Plymouth organizations, artist working to rebuild sculpture damaged by historic flooding
PLYMOUTH, Ind. -- An iconic sculpture in Plymouth is being redesigned to incorporate other elements of art in Marshall County.
The Heartland Artists Gallery, Marshall County Tourism, and Blueberries in Marshall County recently partnered together to fix a blueberry sculpture that was nearly swept down the Yellow River during last year’s historic flooding.
“The blueberry was so damaged,” said project organizer Shelley Heiden.
In 2014, Plymouth started a project that placed blueberry sculptures across its downtown area. The sculpture destroyed during the 2018 floods is one of the original blueberries which is another reason organizers wanted to rebuild.
“We’re finding more and more that arts are an important ingredient in quality of place,” said Heiden.
Barn quilts from the Marshall County Barn Quilt Trail will be painted on the new blueberry.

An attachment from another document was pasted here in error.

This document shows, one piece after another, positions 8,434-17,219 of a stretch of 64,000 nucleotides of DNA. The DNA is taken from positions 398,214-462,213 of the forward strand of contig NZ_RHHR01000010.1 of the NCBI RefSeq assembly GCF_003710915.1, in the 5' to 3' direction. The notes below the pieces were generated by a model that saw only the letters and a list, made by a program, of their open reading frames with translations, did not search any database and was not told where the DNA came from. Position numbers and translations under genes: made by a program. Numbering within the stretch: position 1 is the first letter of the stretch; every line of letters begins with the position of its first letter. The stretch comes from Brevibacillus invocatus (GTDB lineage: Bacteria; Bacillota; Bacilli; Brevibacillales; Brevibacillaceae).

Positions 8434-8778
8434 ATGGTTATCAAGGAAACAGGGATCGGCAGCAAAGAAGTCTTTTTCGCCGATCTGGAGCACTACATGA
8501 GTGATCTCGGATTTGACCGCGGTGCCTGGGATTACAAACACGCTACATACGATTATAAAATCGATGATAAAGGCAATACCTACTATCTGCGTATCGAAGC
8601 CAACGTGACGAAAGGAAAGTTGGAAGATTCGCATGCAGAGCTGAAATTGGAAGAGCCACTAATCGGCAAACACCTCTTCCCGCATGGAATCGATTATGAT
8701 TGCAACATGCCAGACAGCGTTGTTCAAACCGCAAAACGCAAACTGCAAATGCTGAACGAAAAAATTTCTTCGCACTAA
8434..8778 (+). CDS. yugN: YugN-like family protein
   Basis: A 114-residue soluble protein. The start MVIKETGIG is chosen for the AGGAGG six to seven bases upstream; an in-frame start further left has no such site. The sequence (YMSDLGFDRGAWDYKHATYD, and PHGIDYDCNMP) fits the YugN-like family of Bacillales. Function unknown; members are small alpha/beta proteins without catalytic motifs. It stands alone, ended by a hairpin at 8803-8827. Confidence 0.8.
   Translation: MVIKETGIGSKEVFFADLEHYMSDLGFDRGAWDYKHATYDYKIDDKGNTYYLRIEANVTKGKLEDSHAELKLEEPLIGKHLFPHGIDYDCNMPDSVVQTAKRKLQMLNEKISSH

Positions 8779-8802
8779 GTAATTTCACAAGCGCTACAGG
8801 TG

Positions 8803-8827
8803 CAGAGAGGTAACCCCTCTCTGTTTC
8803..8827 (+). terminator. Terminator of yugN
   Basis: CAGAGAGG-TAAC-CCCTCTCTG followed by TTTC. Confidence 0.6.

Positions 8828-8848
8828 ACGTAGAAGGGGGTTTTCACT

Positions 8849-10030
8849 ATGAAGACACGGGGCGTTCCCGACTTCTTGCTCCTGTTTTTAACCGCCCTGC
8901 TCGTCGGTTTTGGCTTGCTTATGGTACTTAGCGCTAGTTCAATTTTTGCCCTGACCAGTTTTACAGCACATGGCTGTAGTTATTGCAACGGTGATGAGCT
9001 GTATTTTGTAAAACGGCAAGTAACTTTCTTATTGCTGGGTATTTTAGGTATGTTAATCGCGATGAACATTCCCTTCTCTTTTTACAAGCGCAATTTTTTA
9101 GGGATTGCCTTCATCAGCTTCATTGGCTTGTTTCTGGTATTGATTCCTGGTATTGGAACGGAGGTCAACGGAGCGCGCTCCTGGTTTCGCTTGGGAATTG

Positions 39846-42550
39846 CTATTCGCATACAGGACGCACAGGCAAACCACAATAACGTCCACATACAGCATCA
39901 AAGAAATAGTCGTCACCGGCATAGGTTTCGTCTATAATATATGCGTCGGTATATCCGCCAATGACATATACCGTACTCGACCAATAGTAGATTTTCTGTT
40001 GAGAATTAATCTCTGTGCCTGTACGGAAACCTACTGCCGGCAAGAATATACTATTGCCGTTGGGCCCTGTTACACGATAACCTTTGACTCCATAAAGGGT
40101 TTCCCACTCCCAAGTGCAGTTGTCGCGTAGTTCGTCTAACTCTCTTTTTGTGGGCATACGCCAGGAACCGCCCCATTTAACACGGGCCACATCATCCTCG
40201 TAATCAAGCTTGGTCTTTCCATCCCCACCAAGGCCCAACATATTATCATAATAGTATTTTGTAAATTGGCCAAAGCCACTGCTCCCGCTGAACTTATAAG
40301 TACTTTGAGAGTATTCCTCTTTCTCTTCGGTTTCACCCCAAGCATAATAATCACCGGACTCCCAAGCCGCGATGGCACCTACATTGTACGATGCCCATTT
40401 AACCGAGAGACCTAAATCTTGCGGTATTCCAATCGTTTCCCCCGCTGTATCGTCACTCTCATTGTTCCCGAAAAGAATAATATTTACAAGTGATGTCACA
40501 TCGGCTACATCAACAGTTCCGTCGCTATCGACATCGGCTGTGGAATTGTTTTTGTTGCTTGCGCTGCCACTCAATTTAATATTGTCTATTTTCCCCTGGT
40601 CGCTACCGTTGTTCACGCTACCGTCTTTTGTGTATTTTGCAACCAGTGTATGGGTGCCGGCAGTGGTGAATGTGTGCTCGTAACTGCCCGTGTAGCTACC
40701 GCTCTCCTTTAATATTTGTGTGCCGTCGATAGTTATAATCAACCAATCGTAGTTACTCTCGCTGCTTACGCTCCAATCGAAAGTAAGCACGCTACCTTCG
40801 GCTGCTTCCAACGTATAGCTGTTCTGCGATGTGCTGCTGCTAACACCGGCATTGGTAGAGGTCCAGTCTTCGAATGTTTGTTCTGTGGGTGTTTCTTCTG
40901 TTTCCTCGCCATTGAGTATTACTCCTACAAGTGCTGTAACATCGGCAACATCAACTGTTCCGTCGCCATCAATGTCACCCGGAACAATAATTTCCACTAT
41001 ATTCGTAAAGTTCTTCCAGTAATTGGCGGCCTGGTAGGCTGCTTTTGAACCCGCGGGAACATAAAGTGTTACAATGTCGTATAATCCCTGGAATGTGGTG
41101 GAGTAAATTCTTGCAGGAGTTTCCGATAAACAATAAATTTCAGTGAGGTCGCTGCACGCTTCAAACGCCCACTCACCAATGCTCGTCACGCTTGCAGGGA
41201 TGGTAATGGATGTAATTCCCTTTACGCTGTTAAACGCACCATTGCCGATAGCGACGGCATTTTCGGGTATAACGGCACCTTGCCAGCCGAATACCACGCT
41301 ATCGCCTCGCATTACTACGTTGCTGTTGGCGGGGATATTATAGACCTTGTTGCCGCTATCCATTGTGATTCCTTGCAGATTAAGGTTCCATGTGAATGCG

The project’s planners hope the integration of the two creations encourage peole to check out art around Marshall County.
“I think it’s very important for quality of place as well as you get out,” said Heiden. “You have to go in the country to see the quilt barn and you have to walk to see this.”
Organizers say it represents how the town overcame last year’s historic flooding.
“It’s a good reflection of how we’ve recovered from the flood,” said Heiden. “A new face on this is minor compared to everything else that happened, but we recovered from the flood of 2018 beautifully.”
The artist painting the blueberry wants the community to check on the blueberry’s progress and give their artistic input as he redesigns it over the next few weeks.
He also hopes this inspires people to explore art.
“The more art that you have in a town or a city, the more that’s going to help bring people into the city and to check it out,” said Miller. “Art makes you happy. Art is a feel good thing and without it it could be kind of a dull society.”
Community members interested in checking out the blueberry can stop at Heartland Artists Gallery Tuesday-Sunday from 10 a.m. to 4 p.m.
The sculpture is expected to be put back in River Park Square by mid-September.